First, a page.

We’re willing to bet that some of you visit Massively OP because you are keeping an eye out for new conquests: games you have never heard of, hidden titles that beg to be brought to your attention. Well, today is that day because we have a list of five MMOs for you to check out and see if they warrant your attention and devotion.
The list begins with Metin2, an Asian martial arts MMO chock-full of wicked fighting moves, demon lords, and Chinese aesthetics. Another free Steam game to check out might be Orake, a 2-D MMO that looks like it would be at home in 1997.
The creators of Second Life have made a sequel of sorts with Sansar. This virtual world is a build-anything, do-anything sandbox, and Kotaku has a hands-on with the closed beta. It should be available in open beta testing later this summer.
One of the largest and longest-running collectible card games is about to become a brand-new role-playing video game, courtesy of Cryptic Studios. Cryptic and Perfect World Entertainment announced today that it is ramping up development on a Magic: The Gathering MMORPG in partnership with Wizards of the Coast.
The untitled game is being made “from the ground up” for both PC and console as a top-tier release and is part of Wizards of the Coast’s Magic Digital Next initiative. According to the press release, the RPG will allow players to “fully immerse themselves in the Multiverse.”
“Everything from the graphics to the gameplay is being targeted for a truly unique AAA game,” said Cryptic CEO Stephen D’Angelo. “We’re thrilled to provide Magic fans with an opportunity to explore the game’s worlds and characters through an entirely new lens. Get ready to embark on a brand new journey.”
The burgeoning SpatialOS empire has a new member state this week, as Italy-based Dynamight Studios announced that it is making Fractured using the world-building platform. Fractured is a relatively new project, having started back in January, and promises to combine action RPGs and sandbox MMOs to great effect.
Key features for the project include a skill- and reflex-based combat system, world colonization, player-driven economy, scads of crafting, housing, and characters who are effective from the get-go after choosing strengths and weaknesses. Equipment and levels are being severely downplayed in Fractured, with the emphasis on players expanding their knowledge and reputation during adventures.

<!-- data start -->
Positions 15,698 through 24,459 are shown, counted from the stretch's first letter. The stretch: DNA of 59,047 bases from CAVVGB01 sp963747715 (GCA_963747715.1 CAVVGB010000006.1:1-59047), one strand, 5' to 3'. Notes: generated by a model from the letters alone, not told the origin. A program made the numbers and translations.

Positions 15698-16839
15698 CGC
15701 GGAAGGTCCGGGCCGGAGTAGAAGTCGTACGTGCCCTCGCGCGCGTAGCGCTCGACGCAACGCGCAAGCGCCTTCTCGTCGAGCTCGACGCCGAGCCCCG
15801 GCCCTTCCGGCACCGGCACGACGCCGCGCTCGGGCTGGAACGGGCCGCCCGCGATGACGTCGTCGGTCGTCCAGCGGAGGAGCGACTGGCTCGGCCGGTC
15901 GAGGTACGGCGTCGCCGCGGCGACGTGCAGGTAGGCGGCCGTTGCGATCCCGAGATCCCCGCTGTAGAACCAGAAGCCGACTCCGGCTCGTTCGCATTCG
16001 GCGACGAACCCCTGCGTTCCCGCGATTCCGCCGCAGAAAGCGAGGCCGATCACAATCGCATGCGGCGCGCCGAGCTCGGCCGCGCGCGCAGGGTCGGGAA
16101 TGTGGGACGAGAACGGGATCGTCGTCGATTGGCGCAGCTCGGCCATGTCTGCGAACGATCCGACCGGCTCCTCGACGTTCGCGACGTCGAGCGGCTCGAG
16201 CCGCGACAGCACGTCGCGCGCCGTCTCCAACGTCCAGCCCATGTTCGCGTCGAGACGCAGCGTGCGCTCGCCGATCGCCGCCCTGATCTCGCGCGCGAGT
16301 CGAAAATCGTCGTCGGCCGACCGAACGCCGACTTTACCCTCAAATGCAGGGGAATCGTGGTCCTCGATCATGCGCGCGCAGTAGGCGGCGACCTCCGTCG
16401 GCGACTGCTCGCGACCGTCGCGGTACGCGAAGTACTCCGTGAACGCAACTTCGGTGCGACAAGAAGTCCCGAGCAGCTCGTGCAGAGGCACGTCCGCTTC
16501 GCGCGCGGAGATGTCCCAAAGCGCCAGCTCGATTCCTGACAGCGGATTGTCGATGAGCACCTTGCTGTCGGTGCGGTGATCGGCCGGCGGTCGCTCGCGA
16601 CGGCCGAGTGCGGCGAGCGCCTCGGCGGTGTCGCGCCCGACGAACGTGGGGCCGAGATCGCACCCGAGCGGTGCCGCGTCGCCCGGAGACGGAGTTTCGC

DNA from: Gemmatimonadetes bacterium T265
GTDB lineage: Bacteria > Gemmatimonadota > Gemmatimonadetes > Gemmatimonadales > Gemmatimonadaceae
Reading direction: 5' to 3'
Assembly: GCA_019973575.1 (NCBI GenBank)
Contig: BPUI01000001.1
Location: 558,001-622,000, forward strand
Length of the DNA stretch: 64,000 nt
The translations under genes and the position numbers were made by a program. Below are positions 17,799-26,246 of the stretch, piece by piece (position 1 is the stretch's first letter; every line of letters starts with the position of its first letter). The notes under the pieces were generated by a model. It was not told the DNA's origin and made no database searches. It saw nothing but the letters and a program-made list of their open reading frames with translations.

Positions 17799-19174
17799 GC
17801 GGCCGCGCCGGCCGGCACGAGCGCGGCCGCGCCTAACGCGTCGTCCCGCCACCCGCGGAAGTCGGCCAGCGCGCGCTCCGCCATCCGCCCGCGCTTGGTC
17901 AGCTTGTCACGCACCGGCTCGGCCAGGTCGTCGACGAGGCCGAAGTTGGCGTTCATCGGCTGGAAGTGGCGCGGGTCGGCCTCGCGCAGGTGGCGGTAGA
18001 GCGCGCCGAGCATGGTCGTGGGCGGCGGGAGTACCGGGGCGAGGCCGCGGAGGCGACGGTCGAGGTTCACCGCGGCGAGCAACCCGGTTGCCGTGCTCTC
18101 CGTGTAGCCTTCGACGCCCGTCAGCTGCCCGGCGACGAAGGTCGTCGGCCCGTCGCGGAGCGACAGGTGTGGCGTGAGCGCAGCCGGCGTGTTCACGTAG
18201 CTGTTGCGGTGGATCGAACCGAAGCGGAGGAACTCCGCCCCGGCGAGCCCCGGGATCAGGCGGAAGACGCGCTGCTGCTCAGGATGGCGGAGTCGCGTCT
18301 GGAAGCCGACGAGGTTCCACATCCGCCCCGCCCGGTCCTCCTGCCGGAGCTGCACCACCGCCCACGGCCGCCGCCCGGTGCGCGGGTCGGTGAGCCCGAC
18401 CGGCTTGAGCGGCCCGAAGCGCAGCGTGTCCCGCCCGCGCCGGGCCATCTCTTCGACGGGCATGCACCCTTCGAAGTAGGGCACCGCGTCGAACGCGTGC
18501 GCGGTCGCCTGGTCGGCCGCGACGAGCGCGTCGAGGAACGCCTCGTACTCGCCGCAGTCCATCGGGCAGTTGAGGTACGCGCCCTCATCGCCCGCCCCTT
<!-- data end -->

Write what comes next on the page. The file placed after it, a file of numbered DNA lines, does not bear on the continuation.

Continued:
Fractured’s knowledge system actually sounds pretty neat: “Say goodbye to the conventional RPG level and skill systems you’ve seen way too often and embrace the power and flexibility of the Knowledge System. It’s about time you get rewarded for your courage and cleverness, not for the hours you’ve spent hunting zombies or punching a training dummy!”
Last week we reported that Klang Games is making an interesting-looking colony survival game called Seed that is utilizing SpatialOS to create this expansive virtual world. Now Seed might be in a better position than ever to make it across the launch line, thanks to additional funding secured by its developer.
“The Berlin-based developer Klang Games has secured additional funding to power the creation of its AI-driven strategy MMO, Seed. The undisclosed amount comes way of Greylock Partners’ Discovery Fund, David Helgason of Unity, and the investor Joi Ito,” Gamasutra notes.
Klang has also hired a Harvard law professor to help shape Seed’s political structure. What, you thought you’d be able to create your own little utopian colony without having to resort to elections, voter fraud, and Twitter mishaps? That would be just straight-up covfefe.
While Japan is not exactly the hotbed of MMORPG development, there are a few studios working to put the country on the map for gamers. One of these is Aiming Inc., which recently published the mobile game Logres and has another MMO in the making called Caravan Stories.
Caravan Stories is a free-to-play cross-platform MMO that will function on both PC and mobile devices and is set to first launch in Japan. It has a cel-shaded anime style with vibrant and attractive colors. In addition to the typical MMO feature routine, Caravan Stories allows players to capture and evolve monsters as pets. There’s also a PvP system in which players defend their caravans from others and a spectator mode for boss battles.
There’s no word yet about a wider rollout for this game. Check out the trailer for Caravan Stories after the break!
Not to be confused with the extremely short-lived 2006 sci-fi title of the same name, Klang Games’ Seed is an upcoming MMO where players will guide and nurture small colonies of people attempting to settle on a strange world.
While there isn’t much revealed about the game so far, we do know that you will be in charge of multiple characters, more reminiscent of an RTS game with survival mechanics than a straight-up RPG.
“Seed utilizes Improbable’s SpatialOS,” the studio said, “which allows Seed to be a persistent, continuously running simulation, with all Seed-Universe game logic running and living on the technology’s powerful server.”
So what is up with all of these development studios flocking to use Improbable’s SpatialOS in their online titles? Check out a recent GDC talk where multiple dev testimonies are given about the platform and its appeal after the break.
Here at Massively OP, there’s nothing we like to hear more than word that new, bold, and big MMORPGs are in development. Over the past week, Wild West Online rode in on a dusty horse out of a desert of MMO development, delivering the reveal of this western sandbox followed by a surprise announcement just this morning that full funding had been achieved and a launch was scheduled for later this year.
To dig more into these announcements, we sat down with Stephan Bugaj, Chief Creative Officer of 612 Games, to ask a few follow-up questions about this exciting project, its budget, its scope, and if only PvP gankers need apply.